. Characterization of JC virus in cerebrospinal fluid from HIV-1 infected patients with progressive multifocal leukoencephalopathy: insights into viral pathogenesis and disease prognosis. J Neurovirol 2007; 13:338–346.
35. van Swieten JC, Koudstaal PJ, Visser MC, Schouten HJ, van Gijn J. Interobserver agreement for the assessment of handicap in stroke patients. Stroke 1988; 19:604–607.
36. Clayton D, Hills M. Statistical models in epidemiology. Oxford: Oxford University Press; 1993.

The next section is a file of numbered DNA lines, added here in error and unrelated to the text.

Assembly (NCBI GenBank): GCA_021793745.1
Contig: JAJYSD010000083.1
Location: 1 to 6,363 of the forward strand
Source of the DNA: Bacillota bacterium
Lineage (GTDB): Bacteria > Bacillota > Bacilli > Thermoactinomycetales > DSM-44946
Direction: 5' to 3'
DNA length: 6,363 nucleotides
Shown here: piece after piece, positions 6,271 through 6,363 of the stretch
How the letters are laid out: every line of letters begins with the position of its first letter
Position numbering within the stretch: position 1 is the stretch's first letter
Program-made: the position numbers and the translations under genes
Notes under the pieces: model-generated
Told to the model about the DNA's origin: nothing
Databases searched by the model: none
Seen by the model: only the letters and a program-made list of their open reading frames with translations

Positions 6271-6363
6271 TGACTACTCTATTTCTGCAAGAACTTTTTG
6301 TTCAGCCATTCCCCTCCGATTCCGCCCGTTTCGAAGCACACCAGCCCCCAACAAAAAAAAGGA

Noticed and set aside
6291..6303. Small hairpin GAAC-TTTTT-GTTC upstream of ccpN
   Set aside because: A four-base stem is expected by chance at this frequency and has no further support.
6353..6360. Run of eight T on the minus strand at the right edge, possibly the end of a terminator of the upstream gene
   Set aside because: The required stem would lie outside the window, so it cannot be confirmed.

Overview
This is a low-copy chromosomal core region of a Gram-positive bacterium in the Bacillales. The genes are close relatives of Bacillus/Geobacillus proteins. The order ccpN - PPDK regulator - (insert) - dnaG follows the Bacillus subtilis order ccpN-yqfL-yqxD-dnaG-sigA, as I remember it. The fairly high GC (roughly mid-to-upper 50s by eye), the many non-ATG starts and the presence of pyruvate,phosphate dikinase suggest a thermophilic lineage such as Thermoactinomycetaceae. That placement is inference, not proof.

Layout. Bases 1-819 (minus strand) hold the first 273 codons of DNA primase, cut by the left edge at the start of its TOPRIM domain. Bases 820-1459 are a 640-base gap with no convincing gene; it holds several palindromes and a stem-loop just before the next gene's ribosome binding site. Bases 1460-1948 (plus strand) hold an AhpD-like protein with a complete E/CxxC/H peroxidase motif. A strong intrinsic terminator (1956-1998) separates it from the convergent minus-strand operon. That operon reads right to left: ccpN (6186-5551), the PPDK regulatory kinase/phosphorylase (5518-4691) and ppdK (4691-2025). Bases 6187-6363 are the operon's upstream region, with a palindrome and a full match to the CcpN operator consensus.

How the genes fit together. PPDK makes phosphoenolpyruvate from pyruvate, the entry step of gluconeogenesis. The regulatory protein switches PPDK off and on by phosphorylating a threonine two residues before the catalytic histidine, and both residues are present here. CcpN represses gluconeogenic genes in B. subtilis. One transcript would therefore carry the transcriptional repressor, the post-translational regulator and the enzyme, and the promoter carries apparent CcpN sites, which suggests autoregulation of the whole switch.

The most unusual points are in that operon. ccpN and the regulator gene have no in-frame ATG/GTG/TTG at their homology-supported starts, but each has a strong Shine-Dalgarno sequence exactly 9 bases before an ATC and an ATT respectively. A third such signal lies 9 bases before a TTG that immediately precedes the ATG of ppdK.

37. García De Viedma D, Díaz Infantes M, Miralles P, et al
. JC virus load in progressive multifocal leukoencephalopathy: analysis of the correlation between the viral burden in cerebrospinal fluid, patient survival, and the volume of neurological lesions. Clin Infect Dis 2002; 34:1568–1575.
38. Houston S, Roberts N, Mashinter L. Failure of cidofovir therapy in progressive multifocal leukoencephalopathy unrelated to human immunodeficiency virus. Clin Infect Dis 2001; 32:150–152.
39. Segarra-Newnham M, Vodolo KM. Use of cidofovir in progressive multifocal leukoencephalopathy. Ann Pharmacother 2001; 35:741–744.